Urban agriculture is the cultivation, processing, and distribution of agricultural products in both urban and suburban areas. Examples of urban agriculture includes community gardens, rooftop farms, hydroponic, aeroponic and aquaponics facilities, and vertical production. In 2022, state lawmakers across the U.S. are introducing legislation related to urban agriculture, including providing funding and tax credits as well as studying it and creating state commissions to address urban agriculture.
Maryland: Grants for Urban Ag Fails in Senate
In Maryland, lawmakers introduced HB 1216 to support urban farming efforts. The legislation would have required non-profits that receive grants for urban agricultural producers to distribute 85% of the amount to low-income areas or food deserts, including 25% to producers in the City of Baltimore. The legislation further would have appropriated $250,000 annually for fiscal years 2024 through 2028.
While the bill passed with broad support in the House, it died in the Senate when the General Assembly adjourned. The Maryland Farm Bureau supported the legislation.
Missouri: Urban Agriculture Tax Credits Vetoed
Missouri state lawmakers in January 2022 introduced HB 1919, a bill that would among other things, give up to a 50% state tax credit for establishing an urban farm in a food desert. Expressly, the bill would authorize a taxpayer to claim a tax credit against their state tax liability in an amount equal to 50% of their eligible expenses for establishing an urban farm or improving an urban farm in an urban area that produces agricultural products used only for public distribution.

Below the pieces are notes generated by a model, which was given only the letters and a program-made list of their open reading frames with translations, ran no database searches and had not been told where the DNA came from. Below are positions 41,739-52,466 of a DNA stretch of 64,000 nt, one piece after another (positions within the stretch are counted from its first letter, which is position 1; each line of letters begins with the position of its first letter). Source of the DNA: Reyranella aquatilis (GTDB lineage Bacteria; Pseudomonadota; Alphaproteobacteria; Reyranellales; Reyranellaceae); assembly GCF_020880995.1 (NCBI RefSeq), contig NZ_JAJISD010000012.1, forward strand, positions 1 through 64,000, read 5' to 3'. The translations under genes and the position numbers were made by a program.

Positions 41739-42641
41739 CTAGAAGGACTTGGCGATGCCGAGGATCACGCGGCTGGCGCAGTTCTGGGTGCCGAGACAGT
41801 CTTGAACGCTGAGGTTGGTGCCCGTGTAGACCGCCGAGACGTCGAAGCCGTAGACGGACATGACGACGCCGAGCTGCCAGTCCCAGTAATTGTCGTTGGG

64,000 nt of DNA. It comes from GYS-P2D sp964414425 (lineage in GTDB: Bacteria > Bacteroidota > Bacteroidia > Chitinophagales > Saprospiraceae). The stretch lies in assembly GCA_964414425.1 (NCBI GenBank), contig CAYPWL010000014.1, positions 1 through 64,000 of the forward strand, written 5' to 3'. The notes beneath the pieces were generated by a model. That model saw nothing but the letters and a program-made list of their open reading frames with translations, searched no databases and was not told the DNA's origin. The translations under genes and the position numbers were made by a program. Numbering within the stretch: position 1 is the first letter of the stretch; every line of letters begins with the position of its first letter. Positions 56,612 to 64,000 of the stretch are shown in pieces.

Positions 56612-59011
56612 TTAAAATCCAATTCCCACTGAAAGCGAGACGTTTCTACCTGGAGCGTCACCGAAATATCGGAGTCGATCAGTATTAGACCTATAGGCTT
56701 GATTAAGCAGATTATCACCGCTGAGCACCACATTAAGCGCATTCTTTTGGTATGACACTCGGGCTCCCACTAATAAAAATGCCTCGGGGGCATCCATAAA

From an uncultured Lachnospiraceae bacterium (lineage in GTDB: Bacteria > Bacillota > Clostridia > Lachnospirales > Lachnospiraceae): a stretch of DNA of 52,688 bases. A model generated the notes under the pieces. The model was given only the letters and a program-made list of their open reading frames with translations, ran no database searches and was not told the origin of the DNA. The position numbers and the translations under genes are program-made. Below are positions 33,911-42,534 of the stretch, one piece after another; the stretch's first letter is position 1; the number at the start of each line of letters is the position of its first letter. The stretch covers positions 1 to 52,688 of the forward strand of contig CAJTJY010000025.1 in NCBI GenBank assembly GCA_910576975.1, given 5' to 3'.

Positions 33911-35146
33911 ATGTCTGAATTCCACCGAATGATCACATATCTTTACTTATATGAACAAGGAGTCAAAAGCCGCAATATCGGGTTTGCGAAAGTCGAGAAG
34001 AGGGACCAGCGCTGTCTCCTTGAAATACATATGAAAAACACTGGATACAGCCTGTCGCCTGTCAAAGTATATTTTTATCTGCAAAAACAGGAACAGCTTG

Separately, the state legislature passed, and Governor Mike Parson vetoed, HB 1720, which would have included a somewhat similar proposal amongst a broader package of agriculture related initiatives. The bill would have appropriated no more than $200,000 total and would have sunset the December 31st, two years after the bill’s effective date.
New York: Urban Agriculture Study Bill Signed Into Law
Lawmakers in New York passed, and the governor signed into law, A07207A in December of 2021. The legislation directs the State Commissioner of Agriculture and Markets to conduct studies on urban farming techniques, specifically related to vertical farming, community gardens and urban farming. The goal of the bill and studies are to examine the impact urban agriculture would have on access to locally grown food, job creation, educational opportunities, and environmental impacts. The bill further requires the Commissioner of Agriculture and Markets to deliver a report within one year of the bill’s effective date to the governor and legislative leaders.
Further, the New York State Senate passed S8059A in March of 2022, which would establish the office of Urban Agriculture. The bill has not advanced in the Assembly as of July 18, 2022.
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